Fundus examination in the right eye revealed a normal optic disc, with dilated and tortuous superior temporal veins. About three disc diameters away in the supero-temporal segment there were yellowish grey tumor like masses raised above the surface with shining white and dark spots scattered below these masses. Along the course of the veins especially on the nasal side, there was dispersal of pigment in blotches. The left eye visual acuity was 6/9. In the fundus a tuberous mass about one disc diameter in size was detected in the superonasal quadrant. The vessels around this mass were dilated and tortuous. No blood vessel was seen running over this mass.

Examination of other members of the family.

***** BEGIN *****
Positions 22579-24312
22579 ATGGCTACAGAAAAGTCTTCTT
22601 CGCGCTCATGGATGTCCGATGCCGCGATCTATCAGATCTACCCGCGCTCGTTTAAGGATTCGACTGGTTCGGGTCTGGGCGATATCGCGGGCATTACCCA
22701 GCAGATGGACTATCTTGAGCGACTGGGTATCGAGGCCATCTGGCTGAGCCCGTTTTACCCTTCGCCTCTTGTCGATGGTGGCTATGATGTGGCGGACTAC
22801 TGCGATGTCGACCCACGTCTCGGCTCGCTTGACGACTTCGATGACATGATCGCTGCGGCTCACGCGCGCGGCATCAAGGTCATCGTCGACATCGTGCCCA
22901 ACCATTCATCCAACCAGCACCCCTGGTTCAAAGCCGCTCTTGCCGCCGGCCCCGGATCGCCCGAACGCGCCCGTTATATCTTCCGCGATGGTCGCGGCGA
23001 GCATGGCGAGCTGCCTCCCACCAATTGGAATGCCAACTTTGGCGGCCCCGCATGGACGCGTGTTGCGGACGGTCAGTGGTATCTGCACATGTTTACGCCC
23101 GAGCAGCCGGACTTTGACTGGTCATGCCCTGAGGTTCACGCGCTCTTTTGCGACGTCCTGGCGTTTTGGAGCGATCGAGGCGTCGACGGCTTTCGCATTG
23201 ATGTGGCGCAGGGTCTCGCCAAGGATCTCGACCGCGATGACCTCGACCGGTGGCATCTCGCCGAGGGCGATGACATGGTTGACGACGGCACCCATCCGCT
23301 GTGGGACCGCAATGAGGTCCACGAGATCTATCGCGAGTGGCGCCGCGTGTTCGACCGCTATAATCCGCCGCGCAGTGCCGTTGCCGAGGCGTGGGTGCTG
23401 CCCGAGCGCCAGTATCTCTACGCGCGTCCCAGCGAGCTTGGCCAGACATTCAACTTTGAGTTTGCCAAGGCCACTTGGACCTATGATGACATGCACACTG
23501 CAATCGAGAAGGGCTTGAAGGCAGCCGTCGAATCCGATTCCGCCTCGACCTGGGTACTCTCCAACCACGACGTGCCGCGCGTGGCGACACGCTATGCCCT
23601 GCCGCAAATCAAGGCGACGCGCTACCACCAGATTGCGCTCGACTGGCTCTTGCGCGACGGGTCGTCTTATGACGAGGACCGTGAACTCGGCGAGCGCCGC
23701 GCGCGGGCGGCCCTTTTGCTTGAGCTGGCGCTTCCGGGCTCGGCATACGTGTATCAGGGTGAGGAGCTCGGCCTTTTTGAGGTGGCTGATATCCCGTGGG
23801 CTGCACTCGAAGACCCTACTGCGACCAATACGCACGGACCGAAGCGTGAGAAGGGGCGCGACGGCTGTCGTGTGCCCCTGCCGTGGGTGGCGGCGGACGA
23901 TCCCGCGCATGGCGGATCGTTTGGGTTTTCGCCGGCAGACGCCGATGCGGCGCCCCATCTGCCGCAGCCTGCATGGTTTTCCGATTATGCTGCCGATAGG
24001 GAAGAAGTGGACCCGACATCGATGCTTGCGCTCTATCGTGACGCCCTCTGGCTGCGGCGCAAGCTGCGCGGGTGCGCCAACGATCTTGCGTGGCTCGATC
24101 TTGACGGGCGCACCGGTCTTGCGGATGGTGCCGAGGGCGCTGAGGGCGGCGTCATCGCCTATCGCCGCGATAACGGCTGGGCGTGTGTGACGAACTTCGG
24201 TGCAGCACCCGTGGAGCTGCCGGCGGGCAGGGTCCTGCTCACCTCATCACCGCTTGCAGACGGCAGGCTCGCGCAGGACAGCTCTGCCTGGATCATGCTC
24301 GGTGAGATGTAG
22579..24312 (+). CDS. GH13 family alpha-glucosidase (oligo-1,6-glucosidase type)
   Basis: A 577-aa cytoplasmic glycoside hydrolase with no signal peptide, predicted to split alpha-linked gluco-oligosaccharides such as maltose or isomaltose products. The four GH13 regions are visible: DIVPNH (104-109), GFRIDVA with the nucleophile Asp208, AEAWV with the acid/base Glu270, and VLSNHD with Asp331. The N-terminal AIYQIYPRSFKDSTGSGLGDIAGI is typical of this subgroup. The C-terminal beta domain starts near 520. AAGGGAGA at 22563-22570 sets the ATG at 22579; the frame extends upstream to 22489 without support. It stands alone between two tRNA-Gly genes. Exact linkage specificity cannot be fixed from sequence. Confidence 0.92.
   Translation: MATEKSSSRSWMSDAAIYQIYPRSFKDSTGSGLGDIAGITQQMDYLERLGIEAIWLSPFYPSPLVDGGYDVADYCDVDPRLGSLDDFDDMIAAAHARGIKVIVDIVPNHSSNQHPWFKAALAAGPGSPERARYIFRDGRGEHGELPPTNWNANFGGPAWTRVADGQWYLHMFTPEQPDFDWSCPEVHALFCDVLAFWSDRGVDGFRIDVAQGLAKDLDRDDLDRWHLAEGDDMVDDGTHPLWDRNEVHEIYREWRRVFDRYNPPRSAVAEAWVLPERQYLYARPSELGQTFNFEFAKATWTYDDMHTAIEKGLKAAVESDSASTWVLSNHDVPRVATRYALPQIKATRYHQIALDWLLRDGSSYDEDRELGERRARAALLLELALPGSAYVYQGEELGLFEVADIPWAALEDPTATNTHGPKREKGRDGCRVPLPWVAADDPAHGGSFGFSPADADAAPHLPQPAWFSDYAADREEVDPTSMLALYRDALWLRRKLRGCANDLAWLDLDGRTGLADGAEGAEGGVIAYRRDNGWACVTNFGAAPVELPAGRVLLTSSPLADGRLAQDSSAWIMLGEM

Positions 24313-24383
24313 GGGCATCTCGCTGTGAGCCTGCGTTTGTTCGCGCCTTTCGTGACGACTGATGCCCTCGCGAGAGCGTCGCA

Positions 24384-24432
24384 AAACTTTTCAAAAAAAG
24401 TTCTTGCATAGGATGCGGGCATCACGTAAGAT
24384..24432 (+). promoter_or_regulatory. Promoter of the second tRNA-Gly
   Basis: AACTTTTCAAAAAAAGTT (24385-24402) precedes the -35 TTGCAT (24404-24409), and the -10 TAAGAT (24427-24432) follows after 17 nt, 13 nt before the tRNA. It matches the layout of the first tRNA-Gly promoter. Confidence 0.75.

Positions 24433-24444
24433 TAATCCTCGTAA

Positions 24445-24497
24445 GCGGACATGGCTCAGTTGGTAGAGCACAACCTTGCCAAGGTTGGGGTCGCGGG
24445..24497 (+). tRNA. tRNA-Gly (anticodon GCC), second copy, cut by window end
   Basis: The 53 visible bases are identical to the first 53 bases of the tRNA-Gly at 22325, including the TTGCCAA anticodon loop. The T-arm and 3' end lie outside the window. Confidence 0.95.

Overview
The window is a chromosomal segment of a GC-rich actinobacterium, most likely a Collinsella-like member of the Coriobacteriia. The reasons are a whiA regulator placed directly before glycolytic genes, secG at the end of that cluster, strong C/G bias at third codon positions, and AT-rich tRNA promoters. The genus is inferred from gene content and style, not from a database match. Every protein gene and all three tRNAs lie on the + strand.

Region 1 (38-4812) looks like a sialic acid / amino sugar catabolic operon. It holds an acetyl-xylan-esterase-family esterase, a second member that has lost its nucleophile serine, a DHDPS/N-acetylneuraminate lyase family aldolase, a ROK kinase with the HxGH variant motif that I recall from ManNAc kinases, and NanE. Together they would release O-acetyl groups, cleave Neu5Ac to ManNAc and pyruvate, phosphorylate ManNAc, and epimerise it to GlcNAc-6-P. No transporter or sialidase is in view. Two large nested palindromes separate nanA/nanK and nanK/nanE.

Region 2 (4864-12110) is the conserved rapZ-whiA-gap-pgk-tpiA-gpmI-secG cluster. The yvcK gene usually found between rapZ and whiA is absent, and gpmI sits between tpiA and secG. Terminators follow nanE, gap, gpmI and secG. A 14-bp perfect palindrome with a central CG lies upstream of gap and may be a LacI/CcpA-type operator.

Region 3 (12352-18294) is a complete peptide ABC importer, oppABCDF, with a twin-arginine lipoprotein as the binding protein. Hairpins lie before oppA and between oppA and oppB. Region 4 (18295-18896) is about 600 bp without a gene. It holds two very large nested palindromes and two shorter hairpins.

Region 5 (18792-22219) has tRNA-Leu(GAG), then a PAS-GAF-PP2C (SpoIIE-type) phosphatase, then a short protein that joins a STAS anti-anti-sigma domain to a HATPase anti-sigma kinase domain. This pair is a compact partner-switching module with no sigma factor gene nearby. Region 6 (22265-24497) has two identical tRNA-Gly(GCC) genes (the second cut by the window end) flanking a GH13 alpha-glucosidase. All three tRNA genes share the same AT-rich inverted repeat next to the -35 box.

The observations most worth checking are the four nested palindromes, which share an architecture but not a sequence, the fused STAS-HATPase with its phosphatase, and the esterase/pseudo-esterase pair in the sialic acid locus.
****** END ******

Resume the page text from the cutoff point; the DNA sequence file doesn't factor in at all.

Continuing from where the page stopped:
No other siblings were available, as this was her only and the first child.

Parents of the mother were already dead. Only one brother was alive who was clinically examined and was found to be normal.

However, no cytogenetic studies could be undertaken on him, as he was not available for further studies.


  Method And Materials Top


Chromosomal studies have been undertaken in the affected mother and her child, from 72 hours culture of peripheral leucocytes; the method used is that of DAS. ABDULLA ROHATGI AND CHATTERJEE.[5] Varying numbers of metaphase plates have been analysed for the study of karyotype and structural abnormalities.


  Results Top